BEIJING (Reuters) – Chinese health authorities on Thursday reported a fresh case of bubonic plague in the country’s northern Inner Mongolia region, bringing the total number of plague cases to four since the beginning of the month.

A rural herder in Siziwang county was diagnosed with the disease in a local hospital, according to a statement released by the Inner Mongolian health commission.

Prior to the diagnosis the herder had been active in an area where plague sources had been identified, it said.

The person is in a stable condition after treatment at a local hospital and four other people have been quarantined.

The bubonic plague, known as “Black Death” in the Middle Ages, is a highly-infectious and often fatal disease that is spread mostly by rodents. It also has a deadlier variant called pneumonic plague.

Earlier this month three people from Inner Mongolia were hospitalized for plague in two separate cases that were linked to eating wild animals. Two of the people were diagnosed with pneumonic plague and one with bubonic plague. Authorities previously said the two cases were unrelated.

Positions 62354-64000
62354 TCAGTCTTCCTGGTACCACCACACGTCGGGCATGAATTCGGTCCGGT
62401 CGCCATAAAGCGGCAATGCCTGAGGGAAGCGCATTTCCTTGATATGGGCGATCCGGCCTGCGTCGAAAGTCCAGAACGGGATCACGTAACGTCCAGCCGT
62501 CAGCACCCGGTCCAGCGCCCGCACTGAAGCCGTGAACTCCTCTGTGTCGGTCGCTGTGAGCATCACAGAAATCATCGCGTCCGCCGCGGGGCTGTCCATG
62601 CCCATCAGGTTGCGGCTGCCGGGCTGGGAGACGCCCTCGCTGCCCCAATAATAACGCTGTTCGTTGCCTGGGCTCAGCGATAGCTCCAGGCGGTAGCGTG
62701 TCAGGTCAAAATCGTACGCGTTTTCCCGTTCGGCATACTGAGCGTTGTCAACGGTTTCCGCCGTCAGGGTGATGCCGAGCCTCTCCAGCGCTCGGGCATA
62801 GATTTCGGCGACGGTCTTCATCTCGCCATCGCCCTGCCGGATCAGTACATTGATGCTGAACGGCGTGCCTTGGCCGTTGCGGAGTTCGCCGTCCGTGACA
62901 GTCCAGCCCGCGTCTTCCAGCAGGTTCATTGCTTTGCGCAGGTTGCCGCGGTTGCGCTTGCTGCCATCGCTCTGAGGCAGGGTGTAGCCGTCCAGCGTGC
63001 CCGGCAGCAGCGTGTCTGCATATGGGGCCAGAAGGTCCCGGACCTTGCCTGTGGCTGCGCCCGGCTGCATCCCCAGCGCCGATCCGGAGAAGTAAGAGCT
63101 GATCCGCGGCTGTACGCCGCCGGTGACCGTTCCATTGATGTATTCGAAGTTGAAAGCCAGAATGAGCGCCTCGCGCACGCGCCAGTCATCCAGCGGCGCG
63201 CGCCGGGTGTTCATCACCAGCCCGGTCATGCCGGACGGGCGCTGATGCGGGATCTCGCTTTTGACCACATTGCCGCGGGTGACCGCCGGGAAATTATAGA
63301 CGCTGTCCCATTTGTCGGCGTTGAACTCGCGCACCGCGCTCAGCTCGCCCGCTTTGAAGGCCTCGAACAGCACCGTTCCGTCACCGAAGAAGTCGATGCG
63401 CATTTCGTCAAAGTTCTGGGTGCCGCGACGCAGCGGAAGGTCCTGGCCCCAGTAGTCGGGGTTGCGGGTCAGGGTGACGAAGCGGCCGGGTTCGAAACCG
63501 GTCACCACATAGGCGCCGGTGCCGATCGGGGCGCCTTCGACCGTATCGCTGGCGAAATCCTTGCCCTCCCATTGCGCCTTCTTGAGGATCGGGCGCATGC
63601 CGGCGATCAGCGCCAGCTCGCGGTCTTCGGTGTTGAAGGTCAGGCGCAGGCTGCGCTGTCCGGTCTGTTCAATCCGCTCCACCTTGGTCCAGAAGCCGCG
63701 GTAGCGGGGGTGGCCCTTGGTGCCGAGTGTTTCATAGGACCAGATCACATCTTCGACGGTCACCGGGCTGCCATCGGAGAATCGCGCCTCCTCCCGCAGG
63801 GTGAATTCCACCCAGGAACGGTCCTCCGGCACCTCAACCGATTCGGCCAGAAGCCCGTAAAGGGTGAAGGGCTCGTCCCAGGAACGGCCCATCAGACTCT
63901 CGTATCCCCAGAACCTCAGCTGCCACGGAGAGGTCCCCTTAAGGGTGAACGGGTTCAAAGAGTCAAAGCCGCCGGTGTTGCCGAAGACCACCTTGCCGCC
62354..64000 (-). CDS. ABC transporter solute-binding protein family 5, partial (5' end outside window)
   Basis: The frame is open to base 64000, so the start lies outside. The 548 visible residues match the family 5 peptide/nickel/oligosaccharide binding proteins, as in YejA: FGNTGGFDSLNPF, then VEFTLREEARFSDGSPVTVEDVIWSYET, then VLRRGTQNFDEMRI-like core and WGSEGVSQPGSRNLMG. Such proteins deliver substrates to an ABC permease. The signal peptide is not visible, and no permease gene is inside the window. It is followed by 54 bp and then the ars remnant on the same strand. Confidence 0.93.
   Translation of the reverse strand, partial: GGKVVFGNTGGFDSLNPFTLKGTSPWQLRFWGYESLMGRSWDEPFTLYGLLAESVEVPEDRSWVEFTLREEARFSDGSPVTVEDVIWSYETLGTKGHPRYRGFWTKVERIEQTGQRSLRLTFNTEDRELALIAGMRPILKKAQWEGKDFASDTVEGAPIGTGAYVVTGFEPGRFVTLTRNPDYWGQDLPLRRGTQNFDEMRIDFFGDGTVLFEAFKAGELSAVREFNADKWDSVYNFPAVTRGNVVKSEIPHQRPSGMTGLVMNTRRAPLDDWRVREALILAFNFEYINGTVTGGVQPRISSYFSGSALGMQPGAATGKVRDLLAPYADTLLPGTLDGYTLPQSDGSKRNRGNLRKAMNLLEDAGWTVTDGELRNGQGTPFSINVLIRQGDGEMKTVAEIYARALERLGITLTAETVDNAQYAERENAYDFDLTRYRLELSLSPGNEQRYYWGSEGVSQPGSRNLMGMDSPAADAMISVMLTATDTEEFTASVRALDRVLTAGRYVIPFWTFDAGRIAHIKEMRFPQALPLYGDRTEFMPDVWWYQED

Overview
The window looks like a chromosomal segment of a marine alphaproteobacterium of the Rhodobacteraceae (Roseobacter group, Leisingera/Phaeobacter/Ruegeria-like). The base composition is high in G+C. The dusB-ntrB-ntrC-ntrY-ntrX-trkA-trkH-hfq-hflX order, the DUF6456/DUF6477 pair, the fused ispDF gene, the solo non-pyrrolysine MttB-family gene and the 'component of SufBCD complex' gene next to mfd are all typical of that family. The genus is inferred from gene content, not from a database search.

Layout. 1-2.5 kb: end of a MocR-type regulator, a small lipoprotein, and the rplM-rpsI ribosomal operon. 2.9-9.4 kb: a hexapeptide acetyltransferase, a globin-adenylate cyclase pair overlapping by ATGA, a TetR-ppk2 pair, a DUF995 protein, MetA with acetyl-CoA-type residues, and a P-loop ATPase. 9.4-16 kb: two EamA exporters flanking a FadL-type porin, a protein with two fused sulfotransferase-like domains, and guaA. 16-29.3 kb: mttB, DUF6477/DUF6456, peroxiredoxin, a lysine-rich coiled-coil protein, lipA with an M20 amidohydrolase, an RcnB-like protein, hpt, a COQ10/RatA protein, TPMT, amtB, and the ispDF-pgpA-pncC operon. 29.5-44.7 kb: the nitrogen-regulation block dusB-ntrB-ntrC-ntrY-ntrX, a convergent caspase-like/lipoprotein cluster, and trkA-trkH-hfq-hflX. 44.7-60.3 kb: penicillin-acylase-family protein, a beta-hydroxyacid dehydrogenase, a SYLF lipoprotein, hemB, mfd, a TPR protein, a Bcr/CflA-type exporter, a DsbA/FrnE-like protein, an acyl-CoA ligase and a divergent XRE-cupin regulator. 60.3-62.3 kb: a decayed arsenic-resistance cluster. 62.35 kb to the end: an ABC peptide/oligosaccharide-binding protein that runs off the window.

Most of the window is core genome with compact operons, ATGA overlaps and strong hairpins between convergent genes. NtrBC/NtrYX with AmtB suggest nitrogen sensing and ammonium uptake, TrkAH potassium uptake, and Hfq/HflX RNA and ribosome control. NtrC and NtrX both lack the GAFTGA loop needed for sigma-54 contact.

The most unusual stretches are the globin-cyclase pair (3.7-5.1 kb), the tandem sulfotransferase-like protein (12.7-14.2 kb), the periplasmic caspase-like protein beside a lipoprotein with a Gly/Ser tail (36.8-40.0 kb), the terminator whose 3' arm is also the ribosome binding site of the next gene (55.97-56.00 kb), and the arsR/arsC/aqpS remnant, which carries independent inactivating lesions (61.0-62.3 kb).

The latest reported case is not in the same region of Inner Mongolia as either of the two earlier cases, and so far there have been no fatalities reported.

Plague cases are not uncommon in China, but outbreaks have become increasingly rare. From 2009 to 2018, China reported just 26 cases and 11 deaths.

(This story corrects headline from ‘bubonic plague’ to ‘plague’, and clarification of pneumonic v. bubonic plague in story)

(Reporting by Cate Cadell; Editing by Shri Navaratnam)